No matter what, you can live passionately

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What will remain of your life after you die?

My Jack Russell Terrier, Bandit, and I have walked past the same tree on 70th Avenue in Schererville almost every day for eight years.

Inevitably, the same gray squirrel dashes past. Barking, Bandit always gives chase–in vain, because the leash stops him.

Yesterday, we reached the squirrel’s lair, and the usual happened. He dashed past, and Bandit gave chase.

Then something unusual happened. I tripped on uneven concrete, and Bandit’s leash flew from my grasp. The squirrel clambered up the tree, and Bandit did too, getting close, closer—I yelled, “Bandit!” and he halted long enough for me to pull him down.

In human years, Bandit is sixty. He’s so plump from snarfing the McNuggets the kids sneak him, my vet warned me he needs gastric bypass surgery.

But Bandit doesn’t know all that. He doesn’t know dogs can’t climb trees.

As I watched the squirrel disappear into the tree’s upper leaves, I pulled two, long, tail hairs from Bandit’s grinning mouth.

What do you think you can’t do today?

One reason animals aren’t tense is because they live in the present tense, making them fully awake to their surroundings.

Last week, we attended a Sox game. I got $120 worth of free tickets from the Kids Club. Parking cost $20. Drinks cost $22.50.

That’s an evening costing at least $165, not including gas. With the Indiana minimum wage at $7.25 per hour, you could work twenty-two hours to attend that game.

Yet the fans around me spent half the game on their cell phones. Is it worth half a week’s work to give a thumbs up to a kitten picture on facebook?

My writing students are reading From Inquiry to Academic Writing, by Greene and Lidinsky, and the authors emphasize we should constantly ask, “Can we do better?” But I believe we must also ask, “Can I live more passionately?”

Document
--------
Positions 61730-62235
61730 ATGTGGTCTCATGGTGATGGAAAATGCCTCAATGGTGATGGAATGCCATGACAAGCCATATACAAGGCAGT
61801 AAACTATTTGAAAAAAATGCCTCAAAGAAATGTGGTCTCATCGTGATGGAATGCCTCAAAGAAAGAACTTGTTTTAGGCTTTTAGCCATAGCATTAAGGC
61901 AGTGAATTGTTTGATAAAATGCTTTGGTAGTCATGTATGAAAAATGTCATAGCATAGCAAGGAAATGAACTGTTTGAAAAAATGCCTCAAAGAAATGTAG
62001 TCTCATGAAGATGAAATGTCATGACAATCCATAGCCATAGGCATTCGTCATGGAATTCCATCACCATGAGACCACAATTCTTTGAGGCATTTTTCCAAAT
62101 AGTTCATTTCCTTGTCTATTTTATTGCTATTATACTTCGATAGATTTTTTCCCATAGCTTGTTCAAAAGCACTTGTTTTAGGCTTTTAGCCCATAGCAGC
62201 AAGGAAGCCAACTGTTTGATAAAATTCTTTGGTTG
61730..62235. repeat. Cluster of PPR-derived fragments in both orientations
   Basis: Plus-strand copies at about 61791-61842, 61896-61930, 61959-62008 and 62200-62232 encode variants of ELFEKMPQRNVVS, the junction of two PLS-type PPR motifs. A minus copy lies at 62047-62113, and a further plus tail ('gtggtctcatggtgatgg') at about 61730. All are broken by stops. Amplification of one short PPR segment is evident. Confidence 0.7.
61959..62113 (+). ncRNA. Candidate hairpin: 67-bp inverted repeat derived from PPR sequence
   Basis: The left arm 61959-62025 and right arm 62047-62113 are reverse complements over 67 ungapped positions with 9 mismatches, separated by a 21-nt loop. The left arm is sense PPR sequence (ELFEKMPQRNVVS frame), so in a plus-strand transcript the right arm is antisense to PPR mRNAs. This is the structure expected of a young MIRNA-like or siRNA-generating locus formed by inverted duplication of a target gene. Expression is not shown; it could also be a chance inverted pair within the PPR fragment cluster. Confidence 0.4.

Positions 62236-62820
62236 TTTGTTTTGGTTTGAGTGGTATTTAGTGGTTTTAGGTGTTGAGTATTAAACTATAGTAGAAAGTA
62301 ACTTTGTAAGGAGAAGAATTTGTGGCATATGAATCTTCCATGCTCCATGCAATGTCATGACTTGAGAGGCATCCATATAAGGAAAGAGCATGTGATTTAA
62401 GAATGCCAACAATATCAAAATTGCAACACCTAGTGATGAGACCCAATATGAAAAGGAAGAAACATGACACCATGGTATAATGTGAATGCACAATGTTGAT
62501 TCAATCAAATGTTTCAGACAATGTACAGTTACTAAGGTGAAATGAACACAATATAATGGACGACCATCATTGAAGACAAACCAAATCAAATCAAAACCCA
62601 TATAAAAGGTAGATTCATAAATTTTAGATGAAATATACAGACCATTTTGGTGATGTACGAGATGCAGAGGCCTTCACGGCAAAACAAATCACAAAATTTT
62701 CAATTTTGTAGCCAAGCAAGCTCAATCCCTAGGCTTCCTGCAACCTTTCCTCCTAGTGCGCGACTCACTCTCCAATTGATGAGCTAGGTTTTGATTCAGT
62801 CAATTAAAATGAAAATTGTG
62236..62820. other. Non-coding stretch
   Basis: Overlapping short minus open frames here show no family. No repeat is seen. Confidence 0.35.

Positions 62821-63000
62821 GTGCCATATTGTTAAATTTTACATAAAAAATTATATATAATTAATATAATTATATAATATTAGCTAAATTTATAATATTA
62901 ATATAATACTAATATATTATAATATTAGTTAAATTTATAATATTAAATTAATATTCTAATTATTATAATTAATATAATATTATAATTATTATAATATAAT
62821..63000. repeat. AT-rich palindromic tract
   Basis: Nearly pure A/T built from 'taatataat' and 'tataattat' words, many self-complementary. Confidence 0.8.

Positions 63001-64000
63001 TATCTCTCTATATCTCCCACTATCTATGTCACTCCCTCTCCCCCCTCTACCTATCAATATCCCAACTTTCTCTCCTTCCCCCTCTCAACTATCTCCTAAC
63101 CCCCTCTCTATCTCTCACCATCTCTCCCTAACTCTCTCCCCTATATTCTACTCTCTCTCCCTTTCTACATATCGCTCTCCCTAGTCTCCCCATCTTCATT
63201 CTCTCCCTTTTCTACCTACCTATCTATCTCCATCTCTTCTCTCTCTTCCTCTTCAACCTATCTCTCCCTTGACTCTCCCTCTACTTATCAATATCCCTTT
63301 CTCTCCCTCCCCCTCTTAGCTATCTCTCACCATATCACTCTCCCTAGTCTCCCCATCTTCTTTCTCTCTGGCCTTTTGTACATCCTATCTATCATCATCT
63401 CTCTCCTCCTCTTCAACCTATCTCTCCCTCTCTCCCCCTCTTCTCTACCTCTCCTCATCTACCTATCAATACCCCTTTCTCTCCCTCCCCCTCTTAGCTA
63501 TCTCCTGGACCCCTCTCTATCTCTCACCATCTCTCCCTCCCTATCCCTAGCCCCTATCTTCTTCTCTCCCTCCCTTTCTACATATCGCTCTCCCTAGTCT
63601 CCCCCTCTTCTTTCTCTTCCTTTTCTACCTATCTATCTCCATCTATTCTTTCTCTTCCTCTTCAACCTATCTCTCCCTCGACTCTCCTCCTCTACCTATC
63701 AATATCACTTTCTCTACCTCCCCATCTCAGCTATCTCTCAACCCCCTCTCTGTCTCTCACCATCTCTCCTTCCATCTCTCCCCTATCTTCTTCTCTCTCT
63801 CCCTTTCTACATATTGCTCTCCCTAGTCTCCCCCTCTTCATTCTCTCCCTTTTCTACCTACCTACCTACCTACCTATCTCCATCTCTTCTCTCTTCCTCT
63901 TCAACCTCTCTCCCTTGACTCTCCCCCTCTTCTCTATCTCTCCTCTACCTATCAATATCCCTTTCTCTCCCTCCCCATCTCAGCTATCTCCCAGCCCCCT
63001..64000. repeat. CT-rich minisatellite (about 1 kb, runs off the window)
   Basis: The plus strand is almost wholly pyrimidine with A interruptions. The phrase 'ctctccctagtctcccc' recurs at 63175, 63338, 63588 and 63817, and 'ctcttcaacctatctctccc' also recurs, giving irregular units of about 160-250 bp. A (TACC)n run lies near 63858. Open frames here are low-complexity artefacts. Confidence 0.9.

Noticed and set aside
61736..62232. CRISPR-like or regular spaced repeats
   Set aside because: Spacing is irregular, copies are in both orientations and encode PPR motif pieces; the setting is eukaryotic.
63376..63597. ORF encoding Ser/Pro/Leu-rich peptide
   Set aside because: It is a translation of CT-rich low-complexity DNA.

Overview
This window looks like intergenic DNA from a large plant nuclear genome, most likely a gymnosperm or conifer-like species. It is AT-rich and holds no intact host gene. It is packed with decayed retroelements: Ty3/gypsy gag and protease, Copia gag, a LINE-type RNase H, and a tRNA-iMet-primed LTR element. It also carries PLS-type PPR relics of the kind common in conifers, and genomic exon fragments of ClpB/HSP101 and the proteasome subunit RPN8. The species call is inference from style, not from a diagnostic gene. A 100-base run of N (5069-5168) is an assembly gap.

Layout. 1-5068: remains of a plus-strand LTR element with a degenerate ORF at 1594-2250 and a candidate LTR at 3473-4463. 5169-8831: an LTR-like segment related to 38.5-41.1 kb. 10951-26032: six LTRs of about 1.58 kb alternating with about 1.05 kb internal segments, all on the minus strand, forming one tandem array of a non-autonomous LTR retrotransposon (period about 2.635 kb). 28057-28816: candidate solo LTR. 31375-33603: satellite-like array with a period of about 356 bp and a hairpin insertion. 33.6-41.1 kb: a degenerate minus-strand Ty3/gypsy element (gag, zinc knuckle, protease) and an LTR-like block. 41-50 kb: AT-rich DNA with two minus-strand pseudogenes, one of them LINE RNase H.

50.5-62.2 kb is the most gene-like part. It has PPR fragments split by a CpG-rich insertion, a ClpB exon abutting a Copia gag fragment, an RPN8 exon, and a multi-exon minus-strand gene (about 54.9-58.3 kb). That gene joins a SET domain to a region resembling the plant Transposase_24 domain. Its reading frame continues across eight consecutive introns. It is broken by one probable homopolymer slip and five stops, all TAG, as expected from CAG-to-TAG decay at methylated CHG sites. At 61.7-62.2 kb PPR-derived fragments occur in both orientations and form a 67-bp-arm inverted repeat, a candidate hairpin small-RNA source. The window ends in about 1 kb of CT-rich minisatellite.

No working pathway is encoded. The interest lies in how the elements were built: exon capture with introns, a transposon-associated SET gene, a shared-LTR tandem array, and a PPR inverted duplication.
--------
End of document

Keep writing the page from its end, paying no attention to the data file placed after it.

Much of the time you use your cell phone and computer, the answer is no. Usually we allow technology uncontrolled access to our thoughts—for example, setting no time limits on facebooking or e-mailing.

Worse, when your cell phone rings, for a split second, you are schizophrenic, your consciousness splintered so that one self attends to the cell phone, and the other, your surroundings.

Not mindful, not passionate.

So be mindful when you turn on your cell phone: Is that the best way for you to send your message? Would you enjoy the exchange more in person?

On-line, I sometimes find myself sucked in to stupid pastimes. And I have to stop and think: How passionate am I about taking the quiz What National Park Are You?

As you go through today, live as mindfully, as passionately, as possible. Don’t settle for less. You’re too valuable for that.

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About Rebecca Bailey

* Columnist, The Times of Northwest Indiana, for three years. * Professor for twelve years. * Mom of four teeny kids. * Voted "Most Dramatic," Castle Junior High School eighth grade, 1984. * Failed to diaper her first child before he projectile-pooped on the curtains. * Accidentally splattered her white Jack Russell Terrier with her red hair dye, which did not come out.

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